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23rd November 2020
Spending Review Construction Exclusive: The Chancellor confirms to Glenigan that construction “will be satisfied” with capital spending plans.
Ahead of the spending review this Wednesday, the chancellor, Rishi Sunak, who was speaking to Glenigan’s Content Director, Robert Davis, about capital spending last Friday said “I think you will be happy with the amount of capital investment [the Treasury] are going to be doing next year...we said we want to be ambitious around that”.
The Chancellor also confirmed to Glenigan that the Government will be publishing some long-term plans for capital-projects, with the delayed National Infrastructure Strategy being unveiled alongside the spending review.
The 30-year strategy, which was due to be published in March 2020, provides £100bn to improve transport connectivity and work towards the Government’s goal of net-zero emissions by 2050.
The strategy is also due to focus on “levelling up” disparities between the North and South, after the Treasury confirmed Sunak would be changing the department’s green book, a set of rules that determines the value of government schemes, which is said to favour London and the South East.
“On both of those, you will be satisfied” said the Chancellor.
The decision to have a one-year spending review and to defer the full, longer-term spending review to next year, whilst understandable given the immediate priority of tackling the pandemic, was initially a concern to the construction industry as it threatened to delay important capital programmes.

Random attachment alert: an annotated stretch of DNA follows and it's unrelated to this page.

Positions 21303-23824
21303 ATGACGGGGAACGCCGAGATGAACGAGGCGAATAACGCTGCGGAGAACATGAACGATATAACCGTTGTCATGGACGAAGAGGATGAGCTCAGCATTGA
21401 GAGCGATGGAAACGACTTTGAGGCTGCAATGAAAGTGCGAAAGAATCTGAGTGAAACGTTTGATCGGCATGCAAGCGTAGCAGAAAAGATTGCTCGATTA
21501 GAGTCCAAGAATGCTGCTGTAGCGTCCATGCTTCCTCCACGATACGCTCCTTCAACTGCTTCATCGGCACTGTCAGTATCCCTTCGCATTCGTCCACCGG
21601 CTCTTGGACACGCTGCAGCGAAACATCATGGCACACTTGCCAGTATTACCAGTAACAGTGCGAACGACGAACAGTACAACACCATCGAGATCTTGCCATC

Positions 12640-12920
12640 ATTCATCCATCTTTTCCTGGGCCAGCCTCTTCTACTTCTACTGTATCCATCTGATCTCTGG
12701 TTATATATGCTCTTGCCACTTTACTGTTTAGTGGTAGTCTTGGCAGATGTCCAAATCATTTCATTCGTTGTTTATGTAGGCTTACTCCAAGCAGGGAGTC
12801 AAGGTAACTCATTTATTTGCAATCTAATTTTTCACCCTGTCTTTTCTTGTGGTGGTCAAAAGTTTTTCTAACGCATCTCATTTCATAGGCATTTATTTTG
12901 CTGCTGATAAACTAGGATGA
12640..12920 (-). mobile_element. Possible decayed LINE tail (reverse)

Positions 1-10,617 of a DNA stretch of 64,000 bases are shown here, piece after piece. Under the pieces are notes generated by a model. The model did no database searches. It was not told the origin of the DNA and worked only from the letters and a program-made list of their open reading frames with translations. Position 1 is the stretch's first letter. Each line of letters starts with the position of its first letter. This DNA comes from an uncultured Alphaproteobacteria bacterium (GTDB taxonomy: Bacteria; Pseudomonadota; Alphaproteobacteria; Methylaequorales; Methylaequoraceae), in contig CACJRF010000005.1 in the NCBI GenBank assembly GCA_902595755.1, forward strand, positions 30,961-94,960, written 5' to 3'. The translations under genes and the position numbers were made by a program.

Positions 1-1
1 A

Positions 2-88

Rhys Gadsby, Glenigan’s Economic Analyst, welcomed the Chancellor’s commitments. “Once again, we are seeing that investment in UK Infrastructure is at the heart of the Government’s agenda.”
“It’s encouraging to hear direct commitments to ambitious capital investment over the course of this Parliament. This will help to provide Government departments and the construction industry with greater certainty and confidence to take new projects forward.”
“Construction industry growth detailed in the Glenigan Construction Industry Forecast for 2021-2022 is largely reliant on greater government investment, therefore the prospect of longer-term investment programmes accompanying the one-year review is crucial.”
The spending review is also set to include plans for a new national infrastructure bank, with the headquarters being located in the North of England. The bank will replace the work of the European Investment Bank after the UK’s transition period with the EU.
The Spending Review and National Infrastructure Strategy are due to be unveiled to the House of Commons on Wednesday from 12:30pm, and Glenigan will be publishing a detailed breakdown on what this means for the construction sector soon afterwards.
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PR contact:Rhys Gadsby (Economic Analyst)T: 01202 786 714 │ E: email@example.com
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